Equally, if the company wants investors to think that the disappointing China sales slowdown was all about the Chinese economy and thus outside the company’s control, then replacing the chief executive that had only been in the job for 18 months only suggests otherwise.
And this probably explains why the Blackmores share price fell 3 per cent by lunchtime.
While some of the slowdown in sales to China can probably be blamed on the Chinese economy, analyst commentary on the Blackmores result was generally negative.
Take Thomas Kierath from Morgan Stanley. He accuses the company of a «lack of channel clarity».
He points out that China sales growth slowed from 30 per cent in the first quarter of the year to minus 14 per cent in the second quarter which indicated the company had broadened China distribution too quickly.
‘Too much stock in the channel creates near-term earnings risk but more importantly brand risk which impairs long-term earnings power.» He says the key focus must be undertnding what is sold into the channel against what is sold out of the channel.
Another name for this inventory blockage in the distribution pipe is «channel stuffing», although this term usually suggests that having a backlog of inventory sitting in various market channels is a deliberate means of disguising sales and profits.
Those with a bit of corporate memory will remember the great US Treasury Wines channel stuffing story of 2013. It was a major inventory disaster and it ultimately led to a change of chief executive and $35 million of inventory having to be destroyed.
(Interestingly, the latest result from Treasury Wines suggests its China sales are chugging along nicely.)
No one is suggesting Blackmores has been deceptive but there are concerns now that it has inventory inside these channels that will need to be cleared. Nor is Blackmores’ problem in the same league.
But it does appear to have too much stock sitting in the China channels that is yet to have found its way to the consumer.
At last week’s profit announcement Henfrey told the market in an outlook statement that «our China sales in the third quarter are being impacted by continuing changes to the way customers purchase our products as well as higher inventory in the trade and a general softening of consumer sentiment».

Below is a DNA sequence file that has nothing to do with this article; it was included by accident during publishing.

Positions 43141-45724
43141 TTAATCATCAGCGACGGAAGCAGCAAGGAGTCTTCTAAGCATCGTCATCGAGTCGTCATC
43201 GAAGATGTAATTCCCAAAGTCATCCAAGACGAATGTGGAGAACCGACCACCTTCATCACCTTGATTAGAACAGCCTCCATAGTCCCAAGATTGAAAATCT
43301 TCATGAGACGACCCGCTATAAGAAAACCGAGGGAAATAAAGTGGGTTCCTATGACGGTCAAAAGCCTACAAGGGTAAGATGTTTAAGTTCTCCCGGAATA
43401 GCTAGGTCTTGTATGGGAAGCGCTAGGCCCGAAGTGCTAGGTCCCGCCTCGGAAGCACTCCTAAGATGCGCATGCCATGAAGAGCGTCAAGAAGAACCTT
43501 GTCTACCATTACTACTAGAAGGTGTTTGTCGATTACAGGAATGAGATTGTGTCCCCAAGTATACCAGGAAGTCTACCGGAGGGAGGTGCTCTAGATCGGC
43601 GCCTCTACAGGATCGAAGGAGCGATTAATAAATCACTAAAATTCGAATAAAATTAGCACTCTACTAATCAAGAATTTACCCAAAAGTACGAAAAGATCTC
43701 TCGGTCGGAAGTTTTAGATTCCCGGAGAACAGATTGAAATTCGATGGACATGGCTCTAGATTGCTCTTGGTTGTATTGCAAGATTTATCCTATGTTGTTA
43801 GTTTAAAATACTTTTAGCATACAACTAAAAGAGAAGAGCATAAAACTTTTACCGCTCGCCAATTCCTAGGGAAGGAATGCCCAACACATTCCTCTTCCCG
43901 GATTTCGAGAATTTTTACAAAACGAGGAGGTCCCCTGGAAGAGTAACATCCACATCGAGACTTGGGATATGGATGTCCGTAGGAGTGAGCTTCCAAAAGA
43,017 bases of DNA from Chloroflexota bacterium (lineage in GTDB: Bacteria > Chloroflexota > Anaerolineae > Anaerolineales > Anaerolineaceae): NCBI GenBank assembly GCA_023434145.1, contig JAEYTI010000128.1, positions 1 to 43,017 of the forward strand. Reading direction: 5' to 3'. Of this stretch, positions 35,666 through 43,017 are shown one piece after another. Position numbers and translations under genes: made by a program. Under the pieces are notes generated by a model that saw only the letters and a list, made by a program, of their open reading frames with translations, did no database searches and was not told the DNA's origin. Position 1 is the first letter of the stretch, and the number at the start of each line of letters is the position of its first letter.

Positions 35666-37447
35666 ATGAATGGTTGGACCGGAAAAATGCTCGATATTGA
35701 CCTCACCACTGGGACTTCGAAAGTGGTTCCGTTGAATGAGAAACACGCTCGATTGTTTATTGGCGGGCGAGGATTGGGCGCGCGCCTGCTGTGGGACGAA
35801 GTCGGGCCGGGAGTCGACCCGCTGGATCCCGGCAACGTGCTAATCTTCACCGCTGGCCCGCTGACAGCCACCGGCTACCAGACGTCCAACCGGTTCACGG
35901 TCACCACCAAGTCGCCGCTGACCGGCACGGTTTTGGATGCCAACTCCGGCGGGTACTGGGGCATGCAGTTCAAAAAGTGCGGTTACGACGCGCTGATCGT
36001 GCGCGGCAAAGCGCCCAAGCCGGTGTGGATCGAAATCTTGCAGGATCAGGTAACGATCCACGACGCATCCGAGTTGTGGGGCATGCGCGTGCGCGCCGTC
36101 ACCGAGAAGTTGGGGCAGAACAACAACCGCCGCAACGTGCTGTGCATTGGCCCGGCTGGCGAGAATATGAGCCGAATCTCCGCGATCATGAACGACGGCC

It is hard to escape the conclusion that clearing this inventory should limit sales growth to China — certainly in the short term.
It does appear to have too much stock sitting in the China channels that is yet to have found its way to the consumer.
Citi’s Sam Teeger noted that Blackmores had previously flagged at its first quarter result that there had been significant increases in Australian retail customers engaging in their own wholesaling business — reselling Blackmores products to Chinese resellers/exporters (‘big daigou’) and directly to Chinese consumers through e-commerce platforms. According to Citi, this decreases inventory visibility for Blackmores.
Assuming there is nothing more sinister in the outlook for Blackmores, the recent fall from sharemarket grace reflects, in part, the fact that the company’s shares had been priced for continuous significant growth — or perfection.
Any news that interferes with this growth trajectory can result in a severe market response. The longer term trends within Blackmores are solid.
When the previous chief executive, Christine Holgate, left to run Australia Post, Blackmores chose internal candidate, Henfrey.
Eighteen months on and his job is now to keep the seat warm for his replacement rather than embark on changing direction or strategy. He will presumably keep tabs on the cost-out program that was announced recently.
If the company is to overhaul any aspect of its distribution, investors will need to wait until Henfrey’s replacement is found.
Given the deafening silence from Blackmores no one knows how long this will take.
Elizabeth Knight comments on companies, markets and the economy.